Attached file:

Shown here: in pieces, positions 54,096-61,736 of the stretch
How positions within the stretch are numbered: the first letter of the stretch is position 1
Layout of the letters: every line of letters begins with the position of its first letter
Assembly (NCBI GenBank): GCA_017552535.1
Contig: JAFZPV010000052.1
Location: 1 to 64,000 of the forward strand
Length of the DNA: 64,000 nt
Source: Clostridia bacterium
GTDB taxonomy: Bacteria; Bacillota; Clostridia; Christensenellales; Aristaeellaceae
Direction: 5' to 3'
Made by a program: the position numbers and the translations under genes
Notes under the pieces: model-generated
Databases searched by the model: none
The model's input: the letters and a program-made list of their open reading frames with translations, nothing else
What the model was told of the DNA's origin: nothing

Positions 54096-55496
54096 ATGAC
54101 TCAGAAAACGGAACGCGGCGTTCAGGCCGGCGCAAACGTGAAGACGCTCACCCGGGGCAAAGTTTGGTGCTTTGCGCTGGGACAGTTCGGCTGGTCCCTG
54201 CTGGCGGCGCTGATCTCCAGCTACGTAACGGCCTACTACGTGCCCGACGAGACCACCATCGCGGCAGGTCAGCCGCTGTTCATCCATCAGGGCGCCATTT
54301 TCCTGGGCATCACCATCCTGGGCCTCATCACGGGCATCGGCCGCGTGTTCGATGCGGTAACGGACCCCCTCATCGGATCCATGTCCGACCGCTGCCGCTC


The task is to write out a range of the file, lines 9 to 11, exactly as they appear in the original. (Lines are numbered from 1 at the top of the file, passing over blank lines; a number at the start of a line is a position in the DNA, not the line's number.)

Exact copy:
GTDB taxonomy: Bacteria; Bacillota; Clostridia; Christensenellales; Aristaeellaceae
Direction: 5' to 3'
Made by a program: the position numbers and the translations under genes